GA Dem Senate Candidate Jon Ossoff Accidentally Makes Brilliant Case Against Himself



Georgia Democratic Senate candidate Jon Ossoff suggested that there will be gridlock in Washington if he does not become a senator.

“If we don’t win these Senate races, it’ll be gridlock in Washington for at least four years,” Ossoff said in an interview posted on Twitter by The Hill on Tuesday.

What’s comical about Ossoff’s comment is that gridlock is what many conservatives and moderates want, especially in Georgia, where many may be concerned about a progressive agenda under a Biden administration.

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Some moderates may have voted for presumptive president-elect Joe Biden out of dislike for Trump, but strongly disagree with his policy positions.

A Biden presidency without significant legislation getting passed would be considered an ideal situation for those who do not want to be bothered by the government, whether it is in news headlines or in their own lives.

Ossoff is in a competitive runoff election against incumbent Republican Sen. David Perdue.

Perdue did not hit the 50 percent threshold needed to win the seat, triggering an automatic runoff on Jan. 5.

This is not the only Senate runoff in Georgia, with another contest between Republican Sen. Kelly Loeffler and Democratic challenger Raphael Warnock set for the same day.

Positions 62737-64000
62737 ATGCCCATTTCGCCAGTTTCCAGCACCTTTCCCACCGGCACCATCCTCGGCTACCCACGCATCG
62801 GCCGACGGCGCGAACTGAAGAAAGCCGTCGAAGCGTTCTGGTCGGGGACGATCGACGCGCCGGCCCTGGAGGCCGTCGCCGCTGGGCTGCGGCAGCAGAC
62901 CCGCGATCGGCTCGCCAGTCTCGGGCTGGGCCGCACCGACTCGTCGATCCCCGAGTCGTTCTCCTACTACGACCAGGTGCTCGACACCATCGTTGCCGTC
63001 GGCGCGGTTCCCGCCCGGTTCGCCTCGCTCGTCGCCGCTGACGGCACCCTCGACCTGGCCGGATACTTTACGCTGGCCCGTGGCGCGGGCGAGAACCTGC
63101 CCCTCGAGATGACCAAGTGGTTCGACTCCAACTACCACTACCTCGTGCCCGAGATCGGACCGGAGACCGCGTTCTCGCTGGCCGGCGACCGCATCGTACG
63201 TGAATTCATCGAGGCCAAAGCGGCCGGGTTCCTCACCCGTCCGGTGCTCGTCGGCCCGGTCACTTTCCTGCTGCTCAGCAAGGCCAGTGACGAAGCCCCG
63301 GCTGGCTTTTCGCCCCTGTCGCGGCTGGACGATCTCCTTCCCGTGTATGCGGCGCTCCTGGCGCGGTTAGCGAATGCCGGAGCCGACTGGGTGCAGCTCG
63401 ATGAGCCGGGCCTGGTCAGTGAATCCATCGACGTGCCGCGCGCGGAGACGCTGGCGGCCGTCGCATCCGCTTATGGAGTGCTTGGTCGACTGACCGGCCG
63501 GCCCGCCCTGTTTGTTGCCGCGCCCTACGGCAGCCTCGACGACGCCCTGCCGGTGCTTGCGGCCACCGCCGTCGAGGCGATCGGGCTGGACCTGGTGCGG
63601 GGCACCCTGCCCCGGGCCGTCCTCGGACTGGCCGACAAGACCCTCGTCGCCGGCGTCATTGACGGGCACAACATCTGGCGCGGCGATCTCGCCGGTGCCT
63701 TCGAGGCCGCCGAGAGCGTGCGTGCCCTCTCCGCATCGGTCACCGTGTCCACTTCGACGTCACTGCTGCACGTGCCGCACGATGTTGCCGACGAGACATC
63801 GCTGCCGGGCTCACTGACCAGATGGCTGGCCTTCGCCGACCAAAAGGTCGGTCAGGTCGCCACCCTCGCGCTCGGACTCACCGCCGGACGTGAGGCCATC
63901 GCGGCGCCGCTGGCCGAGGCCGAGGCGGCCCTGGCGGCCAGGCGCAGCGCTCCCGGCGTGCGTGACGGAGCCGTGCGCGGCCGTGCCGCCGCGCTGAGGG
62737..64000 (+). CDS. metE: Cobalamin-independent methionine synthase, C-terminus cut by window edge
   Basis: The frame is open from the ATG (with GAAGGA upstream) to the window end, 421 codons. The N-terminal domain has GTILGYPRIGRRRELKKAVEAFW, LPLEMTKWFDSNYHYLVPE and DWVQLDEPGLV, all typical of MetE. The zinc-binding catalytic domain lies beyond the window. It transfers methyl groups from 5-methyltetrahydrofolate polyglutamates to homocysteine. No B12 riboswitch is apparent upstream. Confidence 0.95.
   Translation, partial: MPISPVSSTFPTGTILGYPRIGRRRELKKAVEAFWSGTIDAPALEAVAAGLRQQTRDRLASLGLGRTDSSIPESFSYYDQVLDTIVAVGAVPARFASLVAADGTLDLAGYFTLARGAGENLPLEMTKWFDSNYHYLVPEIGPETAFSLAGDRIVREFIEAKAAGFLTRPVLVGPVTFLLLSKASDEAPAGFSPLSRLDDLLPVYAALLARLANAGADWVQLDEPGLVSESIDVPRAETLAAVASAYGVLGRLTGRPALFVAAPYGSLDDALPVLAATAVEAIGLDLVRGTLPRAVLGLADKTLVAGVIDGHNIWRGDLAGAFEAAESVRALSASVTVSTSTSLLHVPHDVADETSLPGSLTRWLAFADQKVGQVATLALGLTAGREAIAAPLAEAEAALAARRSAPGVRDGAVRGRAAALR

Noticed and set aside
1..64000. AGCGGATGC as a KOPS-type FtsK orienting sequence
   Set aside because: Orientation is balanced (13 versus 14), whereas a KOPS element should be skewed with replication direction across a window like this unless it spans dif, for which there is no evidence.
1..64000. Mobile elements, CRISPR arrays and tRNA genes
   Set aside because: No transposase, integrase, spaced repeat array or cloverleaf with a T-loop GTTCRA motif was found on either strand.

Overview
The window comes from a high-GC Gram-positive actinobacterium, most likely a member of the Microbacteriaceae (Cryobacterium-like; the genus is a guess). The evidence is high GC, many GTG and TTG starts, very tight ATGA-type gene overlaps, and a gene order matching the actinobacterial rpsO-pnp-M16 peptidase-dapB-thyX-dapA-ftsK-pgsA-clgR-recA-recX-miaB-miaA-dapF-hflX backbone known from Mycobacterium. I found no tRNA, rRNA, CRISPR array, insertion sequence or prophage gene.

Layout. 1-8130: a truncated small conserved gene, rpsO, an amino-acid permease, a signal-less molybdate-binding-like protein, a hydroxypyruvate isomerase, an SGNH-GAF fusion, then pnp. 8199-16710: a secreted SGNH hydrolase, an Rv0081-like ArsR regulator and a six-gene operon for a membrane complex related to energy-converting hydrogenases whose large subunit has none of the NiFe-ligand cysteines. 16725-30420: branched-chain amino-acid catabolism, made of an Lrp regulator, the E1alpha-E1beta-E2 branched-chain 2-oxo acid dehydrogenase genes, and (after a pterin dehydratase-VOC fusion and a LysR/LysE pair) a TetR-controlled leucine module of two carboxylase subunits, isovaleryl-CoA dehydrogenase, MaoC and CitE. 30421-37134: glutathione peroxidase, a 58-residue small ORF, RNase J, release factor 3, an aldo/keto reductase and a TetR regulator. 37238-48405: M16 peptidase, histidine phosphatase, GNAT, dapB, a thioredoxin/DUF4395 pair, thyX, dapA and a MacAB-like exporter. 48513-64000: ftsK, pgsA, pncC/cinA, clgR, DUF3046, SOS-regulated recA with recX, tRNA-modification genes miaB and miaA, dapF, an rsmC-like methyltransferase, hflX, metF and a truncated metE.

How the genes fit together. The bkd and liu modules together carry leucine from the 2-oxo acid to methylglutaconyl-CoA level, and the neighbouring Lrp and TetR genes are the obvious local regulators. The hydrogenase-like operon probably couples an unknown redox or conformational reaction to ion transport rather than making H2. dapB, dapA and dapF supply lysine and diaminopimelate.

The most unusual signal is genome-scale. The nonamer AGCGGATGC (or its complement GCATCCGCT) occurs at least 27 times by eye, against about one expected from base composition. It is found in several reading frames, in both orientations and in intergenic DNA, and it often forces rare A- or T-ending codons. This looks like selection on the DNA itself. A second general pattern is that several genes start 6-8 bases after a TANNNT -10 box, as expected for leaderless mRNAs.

These two races will determine which party has the Senate majority for the next two years.

Republicans currently have an advantage with 50 seats, so they only need to win one of the Georgia runoffs to assure a majority.

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Democrats are set to have 46 seats, along with two progressive independents who caucus with the party (Maine Sen. Angus King and Vermont Sen. Bernie Sanders).

If Democrats managed to win both races, presumptive vice president-elect Kamala Harris would be the tie-breaking vote.

Instead of focusing on the ongoing legal battles pertaining to the presidential election, Republicans should be redirecting their time and resources toward these runoff races.

Even though the GOP made major gains in the House of Representatives, Democrats still hold a narrow majority. Electing Ossoff and Warnock to the Senate would allow progressive legislative proposals to become law, instead of dying on the Senate floor.

Although gridlock has a bad reputation, a divided government would force both parties to compromise on legislation, which might not be the worst thing for our heavily polarized country.

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